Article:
Fill your bucket with clean water. Use the sponge to wet the surface of the whole stone. Keep it wet until it's ready to be dried. Look around and make sure you aren't going to get anyone else's stone wet. If you are, lay down a plastic tarp to protect the other people's stones. When the stone is thoroughly wet, let is sit a fe seconds. Let the surface dirt soak up a little water so it will be easier to clean. Kind of like soaking a pan in the sink. After it has soaked, wet it down again with the sponge. The easy stuff shoud come right off. At this point you are using only water and you havent scrubbed anything. You are only putting water on and letting it run off. Once more soak it with the sponge. Get your big brush and starting from the bottom, work your to the top of the stone using small, gentle, circular strokes. Do this on the whole surface of the stone. Use the water left in the bucket for the first rinse. Fill your bucket again and rinse your sponge at the water source. Make sure the grave marker is still wet. Spray the wet gravestone with the bottle of Photo Flo. Wear your rubber gloves and safety goggles and again work from the bottom up. Don't expect to get a bunch of suds when you use the Photo Flo. It doesn't work that way. You don't need to use the whole bottle. Scrub gently with the brush until you think you have got the granite pretty clean, using a toothbrush or a Q-tip to get into the small places. Rinse the stone again, using the sponge to help you as you rinse. Fill the bucket again, and rinse the sponge at the water source. If you don't have any moss, lichen or algae growing on the stone, then you're nearly finished. Give the tombstone another rinse. If you think it is thoroughly rinsed, blot the stone dry with a towel, clean up the area, put the new flowers in the vase, take a picture and you're done.

If you have moss, lichen or algae growing on the panels where the lettering or carving is, then before the last rinse spray the stone with the shock mixture. Scrub it like you did before, paying particular attention to the affected areas. Hopefully you have a hose, because you need to rinse this very well. After the stone is rinsed, spray with the algaecide. Give it a quick scrub and rinse well. The black algae that grows on a lot of stones may still look a little dark, but as time passes it will keep getting lighter as it dies.

Flat markers present a bit of a problem. Depending on how the ground lays, the water you use to clean and rinse pay keep washing dirt back onto the stone from the ground around it. You may have to be creative here. I know one person that makes a dam around the stone with towels. I know another person who brings a leaf blower with him to plow the stone dry. You may have to experiment and find your own method of keeping the water from washing back onto the stone.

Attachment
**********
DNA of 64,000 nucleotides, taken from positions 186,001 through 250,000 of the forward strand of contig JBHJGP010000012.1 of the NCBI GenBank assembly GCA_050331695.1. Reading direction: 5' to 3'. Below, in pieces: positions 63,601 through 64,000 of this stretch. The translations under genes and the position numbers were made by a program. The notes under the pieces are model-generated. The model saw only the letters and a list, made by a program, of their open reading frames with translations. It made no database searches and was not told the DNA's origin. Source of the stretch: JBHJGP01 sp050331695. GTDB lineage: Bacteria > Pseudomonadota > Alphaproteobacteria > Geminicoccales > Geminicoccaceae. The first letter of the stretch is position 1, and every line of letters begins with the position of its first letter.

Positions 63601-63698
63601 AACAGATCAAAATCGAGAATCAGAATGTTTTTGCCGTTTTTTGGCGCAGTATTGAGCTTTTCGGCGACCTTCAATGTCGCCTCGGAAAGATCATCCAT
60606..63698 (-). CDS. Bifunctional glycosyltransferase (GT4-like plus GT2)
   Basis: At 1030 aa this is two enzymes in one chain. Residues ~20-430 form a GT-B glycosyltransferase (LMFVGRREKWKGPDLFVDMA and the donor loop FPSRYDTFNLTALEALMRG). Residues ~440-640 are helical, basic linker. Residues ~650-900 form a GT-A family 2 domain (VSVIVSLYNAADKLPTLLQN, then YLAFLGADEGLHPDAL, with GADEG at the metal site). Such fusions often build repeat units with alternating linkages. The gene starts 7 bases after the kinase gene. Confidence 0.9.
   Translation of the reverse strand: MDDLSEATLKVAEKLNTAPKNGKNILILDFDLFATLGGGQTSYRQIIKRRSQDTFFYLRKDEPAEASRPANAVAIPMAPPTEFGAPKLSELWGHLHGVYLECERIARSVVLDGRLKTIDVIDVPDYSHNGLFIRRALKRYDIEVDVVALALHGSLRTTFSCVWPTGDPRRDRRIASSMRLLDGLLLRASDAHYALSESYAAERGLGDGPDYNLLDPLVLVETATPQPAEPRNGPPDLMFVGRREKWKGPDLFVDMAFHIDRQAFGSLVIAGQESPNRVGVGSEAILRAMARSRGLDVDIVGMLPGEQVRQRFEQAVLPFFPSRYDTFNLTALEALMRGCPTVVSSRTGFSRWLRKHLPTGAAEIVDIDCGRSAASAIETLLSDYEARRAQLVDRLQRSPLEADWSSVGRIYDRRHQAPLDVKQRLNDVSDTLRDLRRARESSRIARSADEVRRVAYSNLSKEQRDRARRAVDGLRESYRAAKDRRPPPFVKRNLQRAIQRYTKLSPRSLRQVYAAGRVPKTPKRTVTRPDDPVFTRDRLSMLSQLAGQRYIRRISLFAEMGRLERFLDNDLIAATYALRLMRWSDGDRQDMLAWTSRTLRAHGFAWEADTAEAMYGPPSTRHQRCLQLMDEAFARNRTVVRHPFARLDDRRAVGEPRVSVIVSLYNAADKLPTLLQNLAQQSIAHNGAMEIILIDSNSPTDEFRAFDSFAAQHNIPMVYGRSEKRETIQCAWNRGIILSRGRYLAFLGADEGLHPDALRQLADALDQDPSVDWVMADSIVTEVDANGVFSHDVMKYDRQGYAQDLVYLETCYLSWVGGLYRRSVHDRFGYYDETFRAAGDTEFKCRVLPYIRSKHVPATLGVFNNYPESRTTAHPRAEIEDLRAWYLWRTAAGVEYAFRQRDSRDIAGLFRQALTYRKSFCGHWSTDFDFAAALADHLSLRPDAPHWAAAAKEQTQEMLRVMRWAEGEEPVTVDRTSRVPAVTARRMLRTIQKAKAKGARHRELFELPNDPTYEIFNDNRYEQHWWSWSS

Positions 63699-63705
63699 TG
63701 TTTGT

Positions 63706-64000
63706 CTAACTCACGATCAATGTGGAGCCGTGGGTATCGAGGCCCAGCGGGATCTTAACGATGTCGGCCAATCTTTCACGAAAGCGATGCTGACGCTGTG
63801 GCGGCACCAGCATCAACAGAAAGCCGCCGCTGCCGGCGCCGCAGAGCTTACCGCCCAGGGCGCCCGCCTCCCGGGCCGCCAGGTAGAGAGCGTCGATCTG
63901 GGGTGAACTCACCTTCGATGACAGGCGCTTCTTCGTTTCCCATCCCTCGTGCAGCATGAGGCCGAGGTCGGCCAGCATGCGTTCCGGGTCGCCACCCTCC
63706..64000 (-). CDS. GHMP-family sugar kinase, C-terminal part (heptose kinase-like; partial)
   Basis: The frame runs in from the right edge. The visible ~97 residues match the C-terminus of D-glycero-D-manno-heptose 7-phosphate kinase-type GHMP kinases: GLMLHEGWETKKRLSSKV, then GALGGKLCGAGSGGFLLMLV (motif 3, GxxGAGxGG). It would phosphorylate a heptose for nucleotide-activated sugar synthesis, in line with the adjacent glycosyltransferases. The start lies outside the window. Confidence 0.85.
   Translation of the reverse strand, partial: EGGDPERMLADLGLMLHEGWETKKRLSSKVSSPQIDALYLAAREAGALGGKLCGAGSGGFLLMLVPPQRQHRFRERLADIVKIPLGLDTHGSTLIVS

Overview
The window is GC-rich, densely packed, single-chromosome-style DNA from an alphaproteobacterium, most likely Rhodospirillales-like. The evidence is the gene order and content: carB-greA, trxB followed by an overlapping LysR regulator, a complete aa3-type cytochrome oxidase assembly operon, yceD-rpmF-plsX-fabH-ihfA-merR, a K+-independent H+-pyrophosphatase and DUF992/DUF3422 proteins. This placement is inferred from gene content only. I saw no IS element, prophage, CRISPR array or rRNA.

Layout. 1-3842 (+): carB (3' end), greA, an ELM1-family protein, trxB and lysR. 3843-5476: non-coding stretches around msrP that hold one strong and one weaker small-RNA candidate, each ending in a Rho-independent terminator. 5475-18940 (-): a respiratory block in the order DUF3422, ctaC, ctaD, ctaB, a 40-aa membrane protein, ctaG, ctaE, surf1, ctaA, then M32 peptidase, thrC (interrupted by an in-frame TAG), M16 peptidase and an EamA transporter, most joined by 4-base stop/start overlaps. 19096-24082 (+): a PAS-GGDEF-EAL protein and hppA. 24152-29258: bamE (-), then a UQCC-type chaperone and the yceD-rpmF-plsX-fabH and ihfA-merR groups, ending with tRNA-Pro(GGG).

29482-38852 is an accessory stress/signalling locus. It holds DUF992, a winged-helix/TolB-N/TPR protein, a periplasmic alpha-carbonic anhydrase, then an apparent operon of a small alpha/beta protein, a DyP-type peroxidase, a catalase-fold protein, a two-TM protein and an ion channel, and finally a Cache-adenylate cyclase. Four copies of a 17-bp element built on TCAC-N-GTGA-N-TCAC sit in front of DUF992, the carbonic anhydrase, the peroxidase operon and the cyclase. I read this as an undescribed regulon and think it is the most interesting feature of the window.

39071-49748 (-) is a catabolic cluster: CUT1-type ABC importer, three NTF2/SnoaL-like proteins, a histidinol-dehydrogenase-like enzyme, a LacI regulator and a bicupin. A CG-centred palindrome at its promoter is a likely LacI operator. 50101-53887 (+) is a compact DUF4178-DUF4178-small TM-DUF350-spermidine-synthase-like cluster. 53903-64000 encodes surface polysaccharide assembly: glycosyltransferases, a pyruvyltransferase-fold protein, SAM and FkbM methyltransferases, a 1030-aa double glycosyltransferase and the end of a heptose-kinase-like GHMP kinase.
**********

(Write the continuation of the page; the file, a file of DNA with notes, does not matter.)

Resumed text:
Bronze markers People have a lot of misconceptions when it comes to bronze markers. The thing you need to know about a new or newer bronze marker is that you are not actually cleaning the bronze. You are cleaning a clear, painted laquer coating that is sprayed on the marker to make it look shiny and clean. When bronze markers are made, they are first cast, then a grinder is used to remove the rough areas. After that, the whole surface is painted with brown laquer. This laquer is removed from the raised areas with a grinder, exposing the actual bronze, Now you have 2 contrasting colors, the shiny bronze up against a dark brown background. The whole thing is then sprayed with clear laquer. Eventually this paint will all come off ( usually within 10 years you will notice it) and the bronze will start to oxidize and turn green. This greenish coloring is called patina. One of the distingushing characteristics of bronze is that when it develops a patina, the patina actually protects the bronze from further deteriation. My advice is to never use anything to clean bronze that will destroy the patina. If you use a brass cleaner, or other destructive chemical agent to clean your bronze marker, you are removing the protective coating, and forcing the marker to patina again. So again, I advise not to use any brass cleaner, acid or other chemical agent designed for cleaning metals. Clean it according to the directions above. You shouldn't have a moss, algae or lichen problem, since the bronze doesn't offer anything to nourish the plants, so you probably won't need the shock or algaecide.

If you don't like the way bronze turns green, and want it to look like it did when it was new, then you will need to call a professional to refinish it. Be advised, however, that it will turn green again eventually and you can only refinish bronze so many times before you grind everything away. I tell people when they come to my monument shops that if you don't like green bronze, then you better buy granite.


Basic Periodic Cleaning - What You Will Need :

Water... Not as much as before. 5 gallons should do just fine.

Spray Bottle of Ammonia Solution... From your kit


Paper Towels... For the quick, simple stuff. Remember to dispose of them properly. Don't litter the cemetery.

Basic Periodic Cleaning - What You Will Do :

It's almost like cleaning a window. Your ammonia solution is essentially Windex. Get the stone wet, then spray with the ammonia and wipe it off. It's a very simple proicess. Rinse it thoroughly, blot it dry and your done. If you just need to clean a spot, then spray it with the bottle of clear water, then the ammonia and dry it with paper towels. Simple. You might want to use a regular bath towel to dry your stone if you have deep cut lettering or raised areas. Paper towels will shred.

As a side note, always take your camera when you go to the cemetery. If you see an interesting stone, then snap a picture. See a problem area in your cemetery? Snap a picture. It's fun and relaxing to walk around and enjoy the peaceful atmosphere of a cemetery. Also, if you have trouble cleaning your stone, you can e-mail me a photo and I will do my best to help you.